“The elites in our country left President Trump with disasters all across the globe, specifically in Korea, Afghanistan and Iran," Bannon said in a statement to CNBC's Michelle Caruso-Cabrera. "He rejects the 'managed declined' philosophy of America's political class. POTUS knows he needs to end the Cold War on our terms, and unite the West against the rise of a totalitarian China.“
Trump came under fire from critics for giving the impression he accepted Putin's denials that Russia interfered with the 2016 election over U.S. intelligence conclusions to the contrary. On Tuesday, the president tried to walk back his statements, saying he accepted the intelligence findings, but added that it "could be other people also. A lot of people out there."
Bannon, a self-described "economic nationalist," shepherded the latter stages of Trump's presidential campaign as its chief executive officer. Later, he served for less than a year as a strategist in the White House. After exiting the Trump administration, the former Breitbart chief supported anti-establishment Republicans as well as a number of right-wing nationalist parties overseas.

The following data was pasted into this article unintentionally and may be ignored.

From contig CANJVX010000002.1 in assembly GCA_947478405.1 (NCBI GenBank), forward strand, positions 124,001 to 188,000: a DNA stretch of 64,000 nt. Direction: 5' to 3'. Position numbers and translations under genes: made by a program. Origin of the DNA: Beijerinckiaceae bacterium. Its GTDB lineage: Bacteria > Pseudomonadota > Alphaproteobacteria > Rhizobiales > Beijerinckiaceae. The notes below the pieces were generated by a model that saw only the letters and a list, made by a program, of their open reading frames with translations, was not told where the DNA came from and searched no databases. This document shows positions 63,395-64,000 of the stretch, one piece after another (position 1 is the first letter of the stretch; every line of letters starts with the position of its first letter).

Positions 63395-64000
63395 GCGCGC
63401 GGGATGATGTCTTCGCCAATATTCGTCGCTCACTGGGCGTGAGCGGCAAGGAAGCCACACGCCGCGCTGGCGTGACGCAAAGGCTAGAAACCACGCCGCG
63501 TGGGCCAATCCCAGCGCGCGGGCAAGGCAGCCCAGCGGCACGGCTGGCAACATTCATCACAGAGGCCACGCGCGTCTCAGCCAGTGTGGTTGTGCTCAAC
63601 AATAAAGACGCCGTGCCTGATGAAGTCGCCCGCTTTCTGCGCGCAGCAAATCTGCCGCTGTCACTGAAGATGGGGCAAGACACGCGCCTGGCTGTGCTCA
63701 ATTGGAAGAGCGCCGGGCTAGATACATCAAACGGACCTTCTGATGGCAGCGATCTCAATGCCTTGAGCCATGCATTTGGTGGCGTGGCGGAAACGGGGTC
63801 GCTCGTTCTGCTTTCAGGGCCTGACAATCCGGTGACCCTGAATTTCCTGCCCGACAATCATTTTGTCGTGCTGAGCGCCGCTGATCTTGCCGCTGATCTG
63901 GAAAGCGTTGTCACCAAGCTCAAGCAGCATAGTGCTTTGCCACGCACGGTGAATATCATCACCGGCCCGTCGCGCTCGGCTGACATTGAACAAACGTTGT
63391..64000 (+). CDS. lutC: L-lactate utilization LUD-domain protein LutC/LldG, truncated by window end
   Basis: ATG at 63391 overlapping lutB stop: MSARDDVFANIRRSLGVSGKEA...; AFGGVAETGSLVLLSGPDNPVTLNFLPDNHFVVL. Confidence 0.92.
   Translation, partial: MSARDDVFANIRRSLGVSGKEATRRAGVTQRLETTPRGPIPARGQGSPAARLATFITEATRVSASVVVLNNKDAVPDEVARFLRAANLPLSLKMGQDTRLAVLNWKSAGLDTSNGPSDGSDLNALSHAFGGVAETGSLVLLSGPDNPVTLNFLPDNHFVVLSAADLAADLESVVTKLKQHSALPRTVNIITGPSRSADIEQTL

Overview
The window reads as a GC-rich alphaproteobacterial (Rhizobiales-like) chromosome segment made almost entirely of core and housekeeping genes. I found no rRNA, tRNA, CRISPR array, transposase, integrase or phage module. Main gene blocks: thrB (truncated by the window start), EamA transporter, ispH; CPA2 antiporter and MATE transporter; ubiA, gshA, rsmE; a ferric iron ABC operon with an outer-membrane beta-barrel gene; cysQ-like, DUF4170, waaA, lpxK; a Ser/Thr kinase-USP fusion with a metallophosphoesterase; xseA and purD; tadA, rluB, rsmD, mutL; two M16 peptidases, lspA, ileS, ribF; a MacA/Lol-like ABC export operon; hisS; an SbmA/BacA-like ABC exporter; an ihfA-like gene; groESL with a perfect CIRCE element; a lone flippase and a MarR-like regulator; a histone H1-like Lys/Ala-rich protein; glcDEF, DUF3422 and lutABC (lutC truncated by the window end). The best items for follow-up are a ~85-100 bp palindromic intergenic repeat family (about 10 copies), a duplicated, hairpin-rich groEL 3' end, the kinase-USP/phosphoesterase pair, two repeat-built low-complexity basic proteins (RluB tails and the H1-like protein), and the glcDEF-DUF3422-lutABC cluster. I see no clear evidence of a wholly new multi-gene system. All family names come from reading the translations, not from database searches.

He landed himself in hot water for comments he made to Michael Wolff, the author of a book chronicling the first months of the Trump administration that made waves earlier this year when it was released. Bannon called Trump's daughter, White House advisor Ivanka Trump, "dumb as a brick," and labeled Trump's son Donald Trump Jr. "treasonous."
In January, the president disavowed his former top advisor in a harshly worded statement.
"Steve Bannon has nothing to do with me or my Presidency," Trump said at the time. "When he was fired, he not only lost his job, he lost his mind."
Caruso-Cabrera will interview Bannon on Wednesday at 4:45 p.m. at CNBC's Delivering Alpha Conference in New York City. They will discuss the November midterm elections, China and Trump, among other issues.